The provider of educational services would not be fully paid for those services, however, unless the student were able to pass a test administered by the state. A student who passed the test would be issued a certificate showing that the state standard had been met.

Because some workers would be harder to educate than others, certificates would have to have different cash-in values, to be determined by the state through the establishment of standard criteria and the use of a diagnostic test. A model for this facet of the plan might be drawn from the experience of some states with weighted formulas for school finance, which provide additional funds for students who come from low-income families, are learning-impaired, do not speak English, and so on.

Since the voucher would be available to anyone in the labor market beyond the state age for compulsory education, high schools would have to compete to retain many of their students. Some postsecondary institutions would find their enrollments falling if they did not compete effectively for students seeking these certificates.

In their desire to reduce as much as possible the cost of instruction, all providers would have a strong incentive to diagnose accurately workers' learning problems and to tailor learning programs to their requirements. Because payment would depend on results, fly-by-night providers would have little to gain by entering this market. Established institutions that have failed in the past to provide a high-quality education would be in deep trouble.

The era of measuring educational attainment by the time the student spends in the seat would be over. Studying with the knowledge that educational standards represented employers' requirements for the jobs of the future, workers would be more highly motivated than they are now to pursue an education. The taxpayer could feel confident that value would be received for every nickel spent. The biggest gainer would be the public at large; the country can only become progressively poorer if it does not find a way quickly and significantly to raise the educational level of its wage earners.

If properly designed, this strategy would address the needs of the employed and the unemployed alike. It would not, however, be a good vehicle either for supporting the training--as opposed to education--of hourly workers now on the job, or for improving the skills of professional, technical, and managerial workers.

Polaroid's experience suggests that effective basic-education programs in the workplace depend for their success on a visible, believable commitment by the firm. To support an education program like this one, employers might take such steps as the following:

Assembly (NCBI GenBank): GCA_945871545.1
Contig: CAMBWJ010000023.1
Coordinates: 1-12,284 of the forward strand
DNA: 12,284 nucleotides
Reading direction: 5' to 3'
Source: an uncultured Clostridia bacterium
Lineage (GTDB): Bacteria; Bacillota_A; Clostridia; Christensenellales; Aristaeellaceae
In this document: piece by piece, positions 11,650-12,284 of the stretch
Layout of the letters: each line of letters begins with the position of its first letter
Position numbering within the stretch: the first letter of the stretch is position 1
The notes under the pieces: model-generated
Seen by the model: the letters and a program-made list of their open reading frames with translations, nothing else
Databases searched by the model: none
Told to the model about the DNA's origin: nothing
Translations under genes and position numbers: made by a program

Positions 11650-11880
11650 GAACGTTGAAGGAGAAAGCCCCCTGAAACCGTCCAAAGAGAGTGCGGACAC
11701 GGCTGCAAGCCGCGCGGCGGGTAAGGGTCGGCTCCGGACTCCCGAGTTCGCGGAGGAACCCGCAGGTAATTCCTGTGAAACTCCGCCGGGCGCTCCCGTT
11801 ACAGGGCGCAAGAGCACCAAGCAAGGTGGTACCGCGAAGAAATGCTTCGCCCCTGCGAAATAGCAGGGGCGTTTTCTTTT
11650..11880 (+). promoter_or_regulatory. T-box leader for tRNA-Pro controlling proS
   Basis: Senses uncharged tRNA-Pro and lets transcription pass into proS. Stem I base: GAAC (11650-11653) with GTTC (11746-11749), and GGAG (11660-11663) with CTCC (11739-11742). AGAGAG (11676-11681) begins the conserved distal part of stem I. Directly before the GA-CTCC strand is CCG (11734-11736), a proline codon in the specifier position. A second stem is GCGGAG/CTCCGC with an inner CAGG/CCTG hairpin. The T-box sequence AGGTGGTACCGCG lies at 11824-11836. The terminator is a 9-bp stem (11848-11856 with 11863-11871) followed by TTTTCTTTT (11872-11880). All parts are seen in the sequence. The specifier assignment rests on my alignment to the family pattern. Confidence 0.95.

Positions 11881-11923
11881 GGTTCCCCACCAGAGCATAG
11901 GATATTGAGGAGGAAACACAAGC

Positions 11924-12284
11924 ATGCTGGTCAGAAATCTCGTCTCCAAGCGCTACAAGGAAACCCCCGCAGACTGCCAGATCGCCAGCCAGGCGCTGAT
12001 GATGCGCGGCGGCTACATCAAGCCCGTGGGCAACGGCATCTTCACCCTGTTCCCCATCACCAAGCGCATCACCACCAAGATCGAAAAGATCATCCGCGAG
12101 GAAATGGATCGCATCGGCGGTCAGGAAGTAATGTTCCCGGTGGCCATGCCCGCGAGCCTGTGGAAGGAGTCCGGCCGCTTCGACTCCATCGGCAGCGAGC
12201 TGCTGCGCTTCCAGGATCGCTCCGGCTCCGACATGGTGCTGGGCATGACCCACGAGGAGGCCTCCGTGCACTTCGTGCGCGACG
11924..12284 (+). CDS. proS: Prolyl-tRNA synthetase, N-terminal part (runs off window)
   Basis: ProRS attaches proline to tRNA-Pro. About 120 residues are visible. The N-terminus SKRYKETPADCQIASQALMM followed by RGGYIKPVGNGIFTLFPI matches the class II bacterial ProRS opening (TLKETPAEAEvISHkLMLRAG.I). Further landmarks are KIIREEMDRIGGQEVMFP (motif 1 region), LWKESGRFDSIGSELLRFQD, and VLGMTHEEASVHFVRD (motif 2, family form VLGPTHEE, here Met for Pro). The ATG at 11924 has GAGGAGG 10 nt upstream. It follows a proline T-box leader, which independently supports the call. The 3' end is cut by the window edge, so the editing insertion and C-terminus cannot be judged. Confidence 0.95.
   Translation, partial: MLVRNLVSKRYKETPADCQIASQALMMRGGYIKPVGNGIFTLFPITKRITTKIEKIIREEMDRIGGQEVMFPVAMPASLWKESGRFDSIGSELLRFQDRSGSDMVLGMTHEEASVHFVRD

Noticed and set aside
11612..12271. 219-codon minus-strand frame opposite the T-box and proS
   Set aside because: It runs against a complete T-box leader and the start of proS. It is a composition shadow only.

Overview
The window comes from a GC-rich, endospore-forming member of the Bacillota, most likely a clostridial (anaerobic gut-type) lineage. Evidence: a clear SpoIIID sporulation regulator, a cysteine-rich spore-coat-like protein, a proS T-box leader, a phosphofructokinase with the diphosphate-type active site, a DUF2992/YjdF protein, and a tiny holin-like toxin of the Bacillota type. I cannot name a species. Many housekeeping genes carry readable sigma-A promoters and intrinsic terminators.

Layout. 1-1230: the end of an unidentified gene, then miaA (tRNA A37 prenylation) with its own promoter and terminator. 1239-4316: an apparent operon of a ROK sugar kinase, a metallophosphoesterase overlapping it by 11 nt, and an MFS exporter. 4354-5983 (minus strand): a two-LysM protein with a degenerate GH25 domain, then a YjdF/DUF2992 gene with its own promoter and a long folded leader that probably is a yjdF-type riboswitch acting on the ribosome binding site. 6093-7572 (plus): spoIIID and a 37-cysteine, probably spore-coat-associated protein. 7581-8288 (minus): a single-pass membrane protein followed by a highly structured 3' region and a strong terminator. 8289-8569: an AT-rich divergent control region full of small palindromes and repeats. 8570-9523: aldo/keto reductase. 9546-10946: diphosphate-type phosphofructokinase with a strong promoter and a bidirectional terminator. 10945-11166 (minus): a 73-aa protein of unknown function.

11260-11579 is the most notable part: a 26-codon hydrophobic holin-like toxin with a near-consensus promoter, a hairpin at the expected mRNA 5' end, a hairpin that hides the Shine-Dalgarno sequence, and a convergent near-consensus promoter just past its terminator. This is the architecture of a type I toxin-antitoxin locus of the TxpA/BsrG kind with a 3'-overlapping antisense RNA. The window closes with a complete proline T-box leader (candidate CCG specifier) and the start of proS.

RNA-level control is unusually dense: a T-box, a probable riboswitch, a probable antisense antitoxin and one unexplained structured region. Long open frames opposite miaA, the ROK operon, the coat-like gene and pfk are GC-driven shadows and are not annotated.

The firm will advance employees who acquire specified skills.

It will set up learning environments quite unlike those in which these employees have failed to be educated in the past.

It will work with the employees, their families, and friends to overcome the stresses that occur when people start to value education and thereby alienate those close to them who do not.

The firm will work with supervisors to make sure that they treat workers who have managed to acquire the needed skills differently than they do those who have not.

Extending well beyond the provision of courses in the basic skills, these requirements will demand the careful integration of education, training, and social services in a nontraditional package.

This proposal produces competition for the public schools, which they badly need. For students who would have completed high school but go on early to postsecondary institutions at public expense, the state saves money. The need for duplicate facilities is reduced. Appealing particularly to students who are bored and alienated by secondary school, the program would motivate those who might otherwise drop out of school altogether. In this way it would reduce the remediation and dependency bill by an unknown amount.

The Minnesota "postsecondary options" plan, which provides that students in that state who have passed the age of compulsory education may attend public postsecondary institutions at public expense, should be regarded as the precursor of more ambitious policies.

Some will object to this proposal because it gores their institutional ox. Some will maintain that they find it attractive but unworkable. Some will assail it because it does not correspond to their definition of the problem. But the fact remains that, without massive improvements in the skills of America's line workers, the capacity of our economy to provide a decent standard of living for all Americans is in jeopardy. Those who do not like this proposal should feel an obligation to develop one that will work as well or better.

Vol. 07, Issue 05, Page 32